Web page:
Even the Pope has gotten into the new song business. He said this past week that the Catholic Church has spent too much time focusing on abortion, contraception and gay marriage and not enough time on attending to the poor. You think? And Catholics and non-Catholics rejoiced to hear this new song by Pope Francis.
The last of the three weddings was held here in the sanctuary on Friday evening. It was for a female couple who had been together for 24 years but could not be married in Alabama. So they took a road trip up here to Minnesota. Are some people gonna start calling this OZ, I wonder? We gathered here in this diamond, augmented by two rows of chairs. We did the traditional wedding, but we added four sacred harp songs. 2 old ones and 2 brand new ones written just for the occasion. To our knowledge, it was the first same-sex sacred harp wedding on the eve of a convention. Does that make it a conventional wedding? I don’t know, but I think it qualifies as a new song.
Maybe it’s not about the music. Maybe it’s about the new way we approach life. Maybe it’s about not settling for the same old same old if that has proven toxic. Sing a new song. Remember that God is alive, not dead.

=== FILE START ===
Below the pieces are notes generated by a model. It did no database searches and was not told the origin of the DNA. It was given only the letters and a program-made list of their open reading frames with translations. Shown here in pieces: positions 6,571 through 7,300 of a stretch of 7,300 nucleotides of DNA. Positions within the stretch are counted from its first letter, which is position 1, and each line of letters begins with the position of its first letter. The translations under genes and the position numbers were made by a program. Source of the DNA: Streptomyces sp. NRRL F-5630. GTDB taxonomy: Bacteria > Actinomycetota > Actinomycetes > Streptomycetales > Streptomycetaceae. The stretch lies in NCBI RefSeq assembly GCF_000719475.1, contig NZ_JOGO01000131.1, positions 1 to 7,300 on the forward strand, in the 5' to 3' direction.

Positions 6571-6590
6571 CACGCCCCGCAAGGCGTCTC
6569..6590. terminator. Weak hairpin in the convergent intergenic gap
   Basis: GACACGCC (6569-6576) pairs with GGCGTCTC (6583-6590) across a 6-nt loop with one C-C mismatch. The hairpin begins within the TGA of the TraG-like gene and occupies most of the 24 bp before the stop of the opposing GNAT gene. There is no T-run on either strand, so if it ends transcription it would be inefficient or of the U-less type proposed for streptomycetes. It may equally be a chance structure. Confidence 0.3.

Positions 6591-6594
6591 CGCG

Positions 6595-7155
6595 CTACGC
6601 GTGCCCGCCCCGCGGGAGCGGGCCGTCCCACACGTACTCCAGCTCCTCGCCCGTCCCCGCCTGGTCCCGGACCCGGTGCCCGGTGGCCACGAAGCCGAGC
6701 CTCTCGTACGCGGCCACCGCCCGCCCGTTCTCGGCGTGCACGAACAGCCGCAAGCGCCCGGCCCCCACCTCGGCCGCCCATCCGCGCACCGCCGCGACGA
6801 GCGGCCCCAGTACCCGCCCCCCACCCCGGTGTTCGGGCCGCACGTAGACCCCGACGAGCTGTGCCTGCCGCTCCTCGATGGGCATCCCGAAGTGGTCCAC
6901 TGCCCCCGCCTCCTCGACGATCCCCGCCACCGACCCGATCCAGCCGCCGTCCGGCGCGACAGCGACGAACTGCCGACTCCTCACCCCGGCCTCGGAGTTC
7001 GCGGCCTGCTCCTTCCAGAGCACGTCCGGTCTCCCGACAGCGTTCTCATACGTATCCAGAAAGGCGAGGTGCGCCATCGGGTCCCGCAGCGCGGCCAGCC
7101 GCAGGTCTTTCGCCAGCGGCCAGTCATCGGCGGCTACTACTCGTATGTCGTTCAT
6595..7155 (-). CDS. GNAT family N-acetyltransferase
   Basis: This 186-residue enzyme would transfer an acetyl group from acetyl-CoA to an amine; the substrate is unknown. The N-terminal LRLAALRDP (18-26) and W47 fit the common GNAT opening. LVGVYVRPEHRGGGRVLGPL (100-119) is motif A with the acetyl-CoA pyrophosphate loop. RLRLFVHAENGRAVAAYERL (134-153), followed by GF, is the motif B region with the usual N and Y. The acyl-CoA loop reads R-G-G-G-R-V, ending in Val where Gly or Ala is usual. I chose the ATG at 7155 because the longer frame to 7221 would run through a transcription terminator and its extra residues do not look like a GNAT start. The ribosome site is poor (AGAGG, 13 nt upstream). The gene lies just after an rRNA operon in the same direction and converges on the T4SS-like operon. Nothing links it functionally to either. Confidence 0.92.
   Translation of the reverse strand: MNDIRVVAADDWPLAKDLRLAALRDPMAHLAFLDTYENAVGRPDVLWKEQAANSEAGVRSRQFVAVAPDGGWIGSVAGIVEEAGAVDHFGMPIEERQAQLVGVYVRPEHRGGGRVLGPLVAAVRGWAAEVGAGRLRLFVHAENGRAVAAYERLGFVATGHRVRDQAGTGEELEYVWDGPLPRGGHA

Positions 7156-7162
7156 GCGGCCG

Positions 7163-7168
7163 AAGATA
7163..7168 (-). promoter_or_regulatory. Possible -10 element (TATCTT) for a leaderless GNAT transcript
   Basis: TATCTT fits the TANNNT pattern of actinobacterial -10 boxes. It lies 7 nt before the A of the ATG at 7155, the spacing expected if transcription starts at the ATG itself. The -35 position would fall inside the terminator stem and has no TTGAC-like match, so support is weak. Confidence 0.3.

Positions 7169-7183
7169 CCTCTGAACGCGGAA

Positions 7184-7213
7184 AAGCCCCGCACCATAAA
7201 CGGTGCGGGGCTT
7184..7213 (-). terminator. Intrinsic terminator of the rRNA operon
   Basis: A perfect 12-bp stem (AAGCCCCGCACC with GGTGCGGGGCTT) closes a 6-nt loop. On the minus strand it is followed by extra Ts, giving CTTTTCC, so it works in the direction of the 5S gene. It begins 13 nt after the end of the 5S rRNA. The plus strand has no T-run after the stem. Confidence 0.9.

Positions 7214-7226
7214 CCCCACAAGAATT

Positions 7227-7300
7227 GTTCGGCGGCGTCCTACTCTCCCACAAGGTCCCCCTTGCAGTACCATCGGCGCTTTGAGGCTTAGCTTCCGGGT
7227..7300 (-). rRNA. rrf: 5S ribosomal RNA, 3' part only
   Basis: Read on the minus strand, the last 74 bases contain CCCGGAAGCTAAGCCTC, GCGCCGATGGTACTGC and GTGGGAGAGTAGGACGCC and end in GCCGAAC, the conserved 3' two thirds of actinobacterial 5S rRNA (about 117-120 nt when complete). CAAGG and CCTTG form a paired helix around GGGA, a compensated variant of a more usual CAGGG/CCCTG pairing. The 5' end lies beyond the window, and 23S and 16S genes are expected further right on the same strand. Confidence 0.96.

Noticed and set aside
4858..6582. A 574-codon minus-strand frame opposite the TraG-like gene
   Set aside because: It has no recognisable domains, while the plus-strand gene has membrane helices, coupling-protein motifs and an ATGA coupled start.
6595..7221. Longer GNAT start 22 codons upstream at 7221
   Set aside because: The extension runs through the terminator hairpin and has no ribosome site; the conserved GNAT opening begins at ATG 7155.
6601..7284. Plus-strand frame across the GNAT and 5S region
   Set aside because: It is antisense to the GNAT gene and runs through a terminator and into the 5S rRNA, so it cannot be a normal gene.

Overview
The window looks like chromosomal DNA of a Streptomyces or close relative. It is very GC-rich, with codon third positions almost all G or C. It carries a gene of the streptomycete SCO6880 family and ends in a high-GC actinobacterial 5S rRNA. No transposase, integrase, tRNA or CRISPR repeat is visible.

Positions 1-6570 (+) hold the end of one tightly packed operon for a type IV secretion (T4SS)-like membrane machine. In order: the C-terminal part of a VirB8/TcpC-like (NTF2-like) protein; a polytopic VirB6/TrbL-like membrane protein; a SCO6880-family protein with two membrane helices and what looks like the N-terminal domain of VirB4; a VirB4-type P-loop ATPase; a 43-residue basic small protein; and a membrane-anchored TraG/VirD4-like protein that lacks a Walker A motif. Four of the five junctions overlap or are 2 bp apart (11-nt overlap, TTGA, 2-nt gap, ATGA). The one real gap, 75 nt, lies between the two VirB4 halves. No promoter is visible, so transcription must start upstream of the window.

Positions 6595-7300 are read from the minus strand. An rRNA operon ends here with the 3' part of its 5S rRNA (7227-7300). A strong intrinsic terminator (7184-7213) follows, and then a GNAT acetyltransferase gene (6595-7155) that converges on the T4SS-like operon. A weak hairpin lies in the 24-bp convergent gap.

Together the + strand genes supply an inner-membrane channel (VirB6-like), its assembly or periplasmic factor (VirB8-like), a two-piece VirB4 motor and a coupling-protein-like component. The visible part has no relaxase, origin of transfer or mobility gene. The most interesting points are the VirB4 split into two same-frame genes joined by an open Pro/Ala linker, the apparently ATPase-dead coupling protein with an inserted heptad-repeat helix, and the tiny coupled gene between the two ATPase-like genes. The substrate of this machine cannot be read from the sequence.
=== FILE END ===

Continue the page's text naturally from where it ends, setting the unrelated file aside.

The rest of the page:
God is a liberator, not an oppressor.
God sets free, doesn’t bind you up.
God is that force that helps you think creatively.
God is that impulse to try something new if that newness leads to beauty and fairness.
God is that drive toward justice, that impulse toward inclusiveness.
God is that aching in your heart when you hear of another mass shooting. It’s the heart that aches in compassion and the heart that won’t settled for the cop-out of “that’s the way of the world”. God is that impulse at the core of our humanity that imagines a solution to the problems of inequity, prejudice, fear and short-sightedness.
God is the light shining in the darkest corners of our world and showing us a way home.